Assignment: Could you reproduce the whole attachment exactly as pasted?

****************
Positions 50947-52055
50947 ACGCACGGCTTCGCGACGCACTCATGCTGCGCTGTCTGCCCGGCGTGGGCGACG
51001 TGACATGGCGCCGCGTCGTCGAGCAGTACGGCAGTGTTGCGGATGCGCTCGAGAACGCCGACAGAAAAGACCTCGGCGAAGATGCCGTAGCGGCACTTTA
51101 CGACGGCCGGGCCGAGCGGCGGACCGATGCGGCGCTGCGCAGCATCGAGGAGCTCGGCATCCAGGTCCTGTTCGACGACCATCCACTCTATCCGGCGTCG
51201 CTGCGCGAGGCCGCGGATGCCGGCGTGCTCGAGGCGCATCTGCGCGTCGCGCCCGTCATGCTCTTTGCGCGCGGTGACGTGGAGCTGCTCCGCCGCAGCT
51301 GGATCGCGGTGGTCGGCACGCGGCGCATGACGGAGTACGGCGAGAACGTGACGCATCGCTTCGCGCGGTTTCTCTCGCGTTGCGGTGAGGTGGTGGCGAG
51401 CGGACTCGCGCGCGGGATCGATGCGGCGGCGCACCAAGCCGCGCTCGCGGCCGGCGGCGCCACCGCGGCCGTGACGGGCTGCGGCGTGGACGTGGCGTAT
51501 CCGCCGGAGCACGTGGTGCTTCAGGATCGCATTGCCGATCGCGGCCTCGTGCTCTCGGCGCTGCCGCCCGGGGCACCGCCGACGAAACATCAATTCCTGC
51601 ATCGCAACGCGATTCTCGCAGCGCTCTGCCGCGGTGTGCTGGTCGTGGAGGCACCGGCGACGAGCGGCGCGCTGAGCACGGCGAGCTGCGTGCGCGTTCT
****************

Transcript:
Positions 50947-52055
50947 ACGCACGGCTTCGCGACGCACTCATGCTGCGCTGTCTGCCCGGCGTGGGCGACG
51001 TGACATGGCGCCGCGTCGTCGAGCAGTACGGCAGTGTTGCGGATGCGCTCGAGAACGCCGACAGAAAAGACCTCGGCGAAGATGCCGTAGCGGCACTTTA
51101 CGACGGCCGGGCCGAGCGGCGGACCGATGCGGCGCTGCGCAGCATCGAGGAGCTCGGCATCCAGGTCCTGTTCGACGACCATCCACTCTATCCGGCGTCG
51201 CTGCGCGAGGCCGCGGATGCCGGCGTGCTCGAGGCGCATCTGCGCGTCGCGCCCGTCATGCTCTTTGCGCGCGGTGACGTGGAGCTGCTCCGCCGCAGCT
51301 GGATCGCGGTGGTCGGCACGCGGCGCATGACGGAGTACGGCGAGAACGTGACGCATCGCTTCGCGCGGTTTCTCTCGCGTTGCGGTGAGGTGGTGGCGAG
51401 CGGACTCGCGCGCGGGATCGATGCGGCGGCGCACCAAGCCGCGCTCGCGGCCGGCGGCGCCACCGCGGCCGTGACGGGCTGCGGCGTGGACGTGGCGTAT
51501 CCGCCGGAGCACGTGGTGCTTCAGGATCGCATTGCCGATCGCGGCCTCGTGCTCTCGGCGCTGCCGCCCGGGGCACCGCCGACGAAACATCAATTCCTGC
51601 ATCGCAACGCGATTCTCGCAGCGCTCTGCCGCGGTGTGCTGGTCGTGGAGGCACCGGCGACGAGCGGCGCGCTGAGCACGGCGAGCTGCGTGCGCGTTCT